Turkey’s Emergence as a Regional Powerhouse

By Burak Tansan and Aslı Kurbay

Between 1991 and 2001, Turkey had nine different coalition governments and three major economic crises. The period following that decade of volatility and low growth, however, has been a prosperous one for Turkey. Political stability and financial reforms, combined with declining interest rates and declining inflation, powered real annual GDP growth of 5 percent from 2002 through 2013. And this hot streak is likely just the beginning.

On the eve of the World Economic Forum meeting in Turkey in September 2014, it is clear that the nation is poised to emerge as a regional economic powerhouse. Turkey's ascendance will be driven by a host of strong fundamentals, including:

  • A Uniquely Advantageous Geopolitical Position. Turkey's location—within five hours by air to countries with a combined population of 1 billion and total GDP of more than $21 trillion—is a critical advantage. Sitting at the crossroads of Europe and Asia, Turkey is not only a bridge between rapidly developing economies and the developed world, but also a link between countries with large supplies of oil and natural gas and countries with high demand for those resources.
  • Macroeconomic Strength. Turkey's public-sector debt and deficit levels as a percentage of GDP are among the lowest of the world's major economies. While private debt has surged in recent years, the Turkish financial system is sound thanks to banking industry reforms that followed the 2001 crisis. That fact should help drive future upgrades of Turkey's credit ratings, lowering borrowing costs. Moreover, two elections in 2014 signaled continued political stability: the ruling party won 44 percent of the vote in municipal elections, while Prime Minister Recep Tayyip Erdoğan was elected with 52 percent of the vote in Turkey's first general election for president.
  • Favorable Demographic Trends. Turkey's population of 76 million, growing by more than 1 percent annually, is the youngest in Europe, with 25 percent under the age of 15. Moreover, the middle-class and affluent population is expected to reach almost 50 million by 2025, a 50 percent increase from 2011 levels. This will be a significant driver of continued robust consumption without the "developed-country curse" of a shrinking and aging labor force.
  • A Robust Workforce. As of 2012, Turkey's working age population of 38 million was the second largest in the EU, just behind Germany with 42 million. (In several years, Turkey is expected to lead in this measure.) And the country's current workforce of 28 million includes 5 million workers with university-level degrees, more than many EU nations, including Italy and the Netherlands. Moreover, productivity increased 3.9 percent annually from 2001 to 2012, putting Turkey's labor costs per hour far below those of other countries in the EU. This explains why many multinational companies are looking increasingly at Turkey as a future regional production base.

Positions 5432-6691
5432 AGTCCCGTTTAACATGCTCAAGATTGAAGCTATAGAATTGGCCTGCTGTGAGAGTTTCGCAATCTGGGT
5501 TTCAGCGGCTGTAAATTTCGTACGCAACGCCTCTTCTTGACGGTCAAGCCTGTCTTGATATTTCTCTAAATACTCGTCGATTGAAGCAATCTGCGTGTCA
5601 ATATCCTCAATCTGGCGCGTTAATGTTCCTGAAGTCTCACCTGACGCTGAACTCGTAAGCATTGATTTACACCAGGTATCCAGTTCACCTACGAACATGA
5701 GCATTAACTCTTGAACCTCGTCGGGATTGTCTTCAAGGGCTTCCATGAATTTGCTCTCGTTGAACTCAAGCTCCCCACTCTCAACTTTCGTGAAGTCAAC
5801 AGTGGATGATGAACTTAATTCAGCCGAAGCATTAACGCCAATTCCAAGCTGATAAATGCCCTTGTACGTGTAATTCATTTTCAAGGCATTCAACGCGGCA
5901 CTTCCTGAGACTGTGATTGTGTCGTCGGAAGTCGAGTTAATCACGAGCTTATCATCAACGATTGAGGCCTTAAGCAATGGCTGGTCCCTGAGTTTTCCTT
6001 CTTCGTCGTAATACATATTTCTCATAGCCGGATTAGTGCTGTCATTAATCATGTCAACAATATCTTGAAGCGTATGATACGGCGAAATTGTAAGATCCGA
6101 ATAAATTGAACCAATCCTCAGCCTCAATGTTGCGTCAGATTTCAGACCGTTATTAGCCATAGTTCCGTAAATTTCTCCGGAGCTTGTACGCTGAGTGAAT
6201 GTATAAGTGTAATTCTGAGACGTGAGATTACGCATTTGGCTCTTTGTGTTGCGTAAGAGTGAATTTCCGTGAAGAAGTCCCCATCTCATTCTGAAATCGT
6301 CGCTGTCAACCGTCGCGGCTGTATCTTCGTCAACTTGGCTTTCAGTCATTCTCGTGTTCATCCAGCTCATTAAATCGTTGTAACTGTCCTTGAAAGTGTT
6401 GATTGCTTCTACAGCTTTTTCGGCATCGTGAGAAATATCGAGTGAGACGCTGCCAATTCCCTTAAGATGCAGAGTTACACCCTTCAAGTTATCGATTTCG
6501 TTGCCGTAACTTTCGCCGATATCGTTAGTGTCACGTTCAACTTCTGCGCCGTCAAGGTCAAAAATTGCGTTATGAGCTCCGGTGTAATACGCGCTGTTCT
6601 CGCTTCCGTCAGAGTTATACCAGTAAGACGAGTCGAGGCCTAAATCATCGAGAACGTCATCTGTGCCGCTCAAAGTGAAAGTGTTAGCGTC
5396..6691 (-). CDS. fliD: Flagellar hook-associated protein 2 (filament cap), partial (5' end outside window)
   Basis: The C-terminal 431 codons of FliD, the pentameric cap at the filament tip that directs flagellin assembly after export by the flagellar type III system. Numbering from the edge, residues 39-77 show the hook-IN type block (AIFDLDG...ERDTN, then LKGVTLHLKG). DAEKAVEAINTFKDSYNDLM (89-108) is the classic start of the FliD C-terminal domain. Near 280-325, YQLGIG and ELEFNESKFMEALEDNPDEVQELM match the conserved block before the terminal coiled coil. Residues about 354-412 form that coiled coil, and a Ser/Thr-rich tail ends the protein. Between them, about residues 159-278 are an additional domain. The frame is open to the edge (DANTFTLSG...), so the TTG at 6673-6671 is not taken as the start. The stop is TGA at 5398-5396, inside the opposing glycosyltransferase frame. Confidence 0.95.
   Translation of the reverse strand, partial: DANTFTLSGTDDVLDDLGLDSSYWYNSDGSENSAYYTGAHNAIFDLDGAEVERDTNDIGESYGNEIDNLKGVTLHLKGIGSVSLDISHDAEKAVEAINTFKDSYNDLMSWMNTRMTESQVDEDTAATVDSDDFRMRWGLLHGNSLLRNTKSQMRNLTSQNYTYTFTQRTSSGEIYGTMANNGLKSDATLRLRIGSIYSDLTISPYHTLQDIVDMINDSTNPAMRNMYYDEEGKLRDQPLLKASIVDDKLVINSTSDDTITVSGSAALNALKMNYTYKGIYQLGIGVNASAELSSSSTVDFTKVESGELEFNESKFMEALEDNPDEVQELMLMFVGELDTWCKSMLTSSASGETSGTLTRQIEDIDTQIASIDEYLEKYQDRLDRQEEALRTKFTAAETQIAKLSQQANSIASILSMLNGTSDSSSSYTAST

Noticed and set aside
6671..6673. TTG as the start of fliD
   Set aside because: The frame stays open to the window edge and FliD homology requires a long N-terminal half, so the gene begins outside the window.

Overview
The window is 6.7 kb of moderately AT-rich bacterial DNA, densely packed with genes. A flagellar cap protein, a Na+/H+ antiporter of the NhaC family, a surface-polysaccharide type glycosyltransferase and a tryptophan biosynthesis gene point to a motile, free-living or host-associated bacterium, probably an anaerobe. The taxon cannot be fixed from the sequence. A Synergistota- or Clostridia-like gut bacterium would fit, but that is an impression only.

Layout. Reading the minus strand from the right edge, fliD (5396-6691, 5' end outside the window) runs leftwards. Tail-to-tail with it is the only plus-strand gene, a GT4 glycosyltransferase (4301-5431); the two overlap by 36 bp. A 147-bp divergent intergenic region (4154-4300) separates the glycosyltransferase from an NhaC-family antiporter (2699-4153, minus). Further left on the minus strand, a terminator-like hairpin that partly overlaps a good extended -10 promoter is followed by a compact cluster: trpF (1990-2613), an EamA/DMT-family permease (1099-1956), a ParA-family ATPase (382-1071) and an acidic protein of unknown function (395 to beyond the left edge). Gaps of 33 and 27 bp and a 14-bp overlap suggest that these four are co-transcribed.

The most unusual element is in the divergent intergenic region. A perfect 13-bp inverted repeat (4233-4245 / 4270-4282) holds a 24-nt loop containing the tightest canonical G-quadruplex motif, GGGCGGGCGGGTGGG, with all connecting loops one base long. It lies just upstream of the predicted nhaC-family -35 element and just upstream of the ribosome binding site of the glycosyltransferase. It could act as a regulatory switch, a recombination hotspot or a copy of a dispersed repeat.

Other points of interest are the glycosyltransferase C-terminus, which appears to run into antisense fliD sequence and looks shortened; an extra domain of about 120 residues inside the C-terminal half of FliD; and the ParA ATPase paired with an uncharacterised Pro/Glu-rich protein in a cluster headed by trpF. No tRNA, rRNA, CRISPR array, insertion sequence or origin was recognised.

• Expanding Trade. With a strong export position in industries such as automotives, textiles and apparel, and agriculture, Turkish export volumes grew at a robust 14 percent per year between 2002 and 2013. Moreover, Turkey's export activity is becoming more diversified, with 59 percent of exports flowing to non-EU countries in 2013, up from 43 percent in 2002. And the government's 2023 target of $500 billion in exports indicates that Turkey will continue to promote exports and will provide incentives to companies that invest in more "export prone" industries.

Certainly, despite these strong fundamentals, Turkey also has some very real challenges. The country's proximity to the multivariant volatility of the Middle East is one such challenge. Its current account deficit, while declining, continues to be another major concern. The government has taken solid steps to incentivize exports and private investments in industries that have import substitution potential. And the government is also taking measures to make private pension investing more attractive (it is still very low, at 15 percent of GDP), an effort that will support a more appropriate source of funding for the current account deficit.  

There is opportunity to do more, of course. The value of Turkish exports is only $1.50 per kilogram, very low compared to other developed countries. In order to develop a truly export-focused economy and decrease its current account deficit significantly, Turkey must boost high-value exports. To this end, it should increase R&D spending, which currently equals only about 1 percent of GDP—one of the lowest levels among similarly developed countries with aspirations to become global economic leaders.

In addition, there is room for progress when it comes to the role of women in the workforce. Female labor-force participation in Turkey is only 30 percent (it is even lower in rural regions of the country), well below that of other developed countries. Finally, there is a clear need to speed up the reforms that started with the EU accession process and to invest more in infrastructure, especially railways and ports. Addressing this latter issue is critical to support Turkey's expected trade growth and to fully exploit the unique geostrategic position of the country.

As Turkey assumes the presidency of the G-20 and hosts the Business 20 (B-20) Summit next year, the country's economic role will be in the spotlight more than ever. And this will not end with the summit. With powerful fundamentals at work and continuing structural reforms, Turkey's prominence on the world stage will only grow in the decade ahead.